This might be the only "place in the world" (it's not exactly a place, and it's definitely not on the earth) with the highest gun ratio per capita. It appears to be 1:1.
Yet, there have been no murders that I know of by these guns on the space craft, nor any miss-haps.
I would also like to mention this occurs on my Nexus 5 pretty frequently: I'm at home, using the WiFi, and randomly it just stops working. It just says, for every request I put out, that they time out. The only way to "fix" it is to shut off WiFi, and then turn it back on.
This happened on my Galaxy S3 as well. All other devices in the house (Xbox, laptops with the exception of the MacBook Pro which suffers from this Yosemite issue) have no problems.
There are other issues I've had as well as this in other places with Android, but this is the most annoying one.
I posted this in another place before, but I will post my personal experience again:
2 weeks ago, I bought a brand new Macbook Pro. During setup, I ran into a bug where the 'next' button disappeared entirely during apple ID "linking", and could not be finished. I had to force re-start the machine, and then skip that step. After setup, it became apparent that Yosemite did not ship with it (why?), so I had to upgrade. However, due to my faulty Apple ID setup the first time, it couldn't use the apple store to do it. I deleted all the iCloud users, and added a new one, but adding one doesn't make it primary (what the fuck?) so I had to delete it and re-add it a different way.
Once I had Yosemite, my WiFi stopped working altogether. You can google about this issue, it's awful. Since there's no hard network jack on the pro, I can't get to the internet at all, which means I can't get a patch even if they release it.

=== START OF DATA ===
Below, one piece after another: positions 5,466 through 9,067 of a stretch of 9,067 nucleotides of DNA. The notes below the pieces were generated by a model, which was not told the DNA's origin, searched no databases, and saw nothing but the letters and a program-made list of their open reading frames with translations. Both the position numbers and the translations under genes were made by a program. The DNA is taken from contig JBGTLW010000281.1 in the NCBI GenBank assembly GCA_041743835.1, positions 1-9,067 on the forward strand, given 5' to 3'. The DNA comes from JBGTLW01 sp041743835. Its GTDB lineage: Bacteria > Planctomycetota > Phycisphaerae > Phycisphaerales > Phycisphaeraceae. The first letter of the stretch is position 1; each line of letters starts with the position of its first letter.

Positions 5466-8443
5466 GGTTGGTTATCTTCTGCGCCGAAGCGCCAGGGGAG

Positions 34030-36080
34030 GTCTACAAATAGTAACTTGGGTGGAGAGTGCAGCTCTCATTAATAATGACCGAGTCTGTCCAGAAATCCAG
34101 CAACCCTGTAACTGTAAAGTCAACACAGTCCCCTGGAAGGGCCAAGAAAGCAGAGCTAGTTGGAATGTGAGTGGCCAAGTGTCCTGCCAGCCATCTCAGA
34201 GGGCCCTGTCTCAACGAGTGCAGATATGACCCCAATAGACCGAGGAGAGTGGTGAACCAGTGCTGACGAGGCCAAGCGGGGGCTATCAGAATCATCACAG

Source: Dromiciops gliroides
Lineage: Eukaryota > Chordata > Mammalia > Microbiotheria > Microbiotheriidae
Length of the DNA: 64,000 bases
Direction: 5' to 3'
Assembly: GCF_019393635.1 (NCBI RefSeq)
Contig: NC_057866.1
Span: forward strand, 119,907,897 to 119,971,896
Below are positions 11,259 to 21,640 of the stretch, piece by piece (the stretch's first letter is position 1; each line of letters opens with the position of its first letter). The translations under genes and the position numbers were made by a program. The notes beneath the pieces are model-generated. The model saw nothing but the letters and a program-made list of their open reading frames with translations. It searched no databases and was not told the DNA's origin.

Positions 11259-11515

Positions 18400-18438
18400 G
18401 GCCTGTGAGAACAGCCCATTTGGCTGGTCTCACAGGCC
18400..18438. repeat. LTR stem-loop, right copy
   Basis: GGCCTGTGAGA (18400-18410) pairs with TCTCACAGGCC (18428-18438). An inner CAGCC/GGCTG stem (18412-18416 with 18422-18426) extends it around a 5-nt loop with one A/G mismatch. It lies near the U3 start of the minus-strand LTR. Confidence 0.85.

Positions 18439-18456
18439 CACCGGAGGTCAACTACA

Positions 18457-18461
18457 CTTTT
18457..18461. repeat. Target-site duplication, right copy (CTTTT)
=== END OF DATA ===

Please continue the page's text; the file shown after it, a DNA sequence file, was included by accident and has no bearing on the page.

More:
It's pretty terrible.
It goes on to say: "Dr Abraham says this is the “clearest nail in the coffin” that there has been no let up in global warming.""
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There are two settings on Android that let you control this. Location reporting, and location history. They are named similar, so it might be confusing. Location history allows apps like Google Now etc to work, but ironically, does not store your data in this specific history thing (mine is blank, for example, despite using a Nexus 5 with location history on). Location reporting is a terrible battery drain, and designed to "ping" apps when you move around. This "ping" is also what goes to Google and updates this map.
Thus, to stay off this list but still get to use everything in Android, simply turn Location reporting off.
South Korea's Samsung proposed an initial price range of $13.35 to $15.49 per share, which represents a premium of 38 percent to 60 percent over BlackBerry's current trading price, the source said.
Executives from the two companies, which are working with advisers, met last week to discuss a potential transaction, the source said, asking not to be identified because the conversations are private.
Shares of Blackberry jumped as much as 30 percent on heavy volume in afternoon trading in New York.
The offer price would imply an enterprise value of $6 billion to $7.5 billion for BlackBerry, assuming conversion of $1.25 billion of convertible debt, according to the documents.
BlackBerry announced a high-profile security partnership with Samsung in November. The partnership will wed BlackBerry's security platform with the South Korean company's own security software for its Galaxy devices."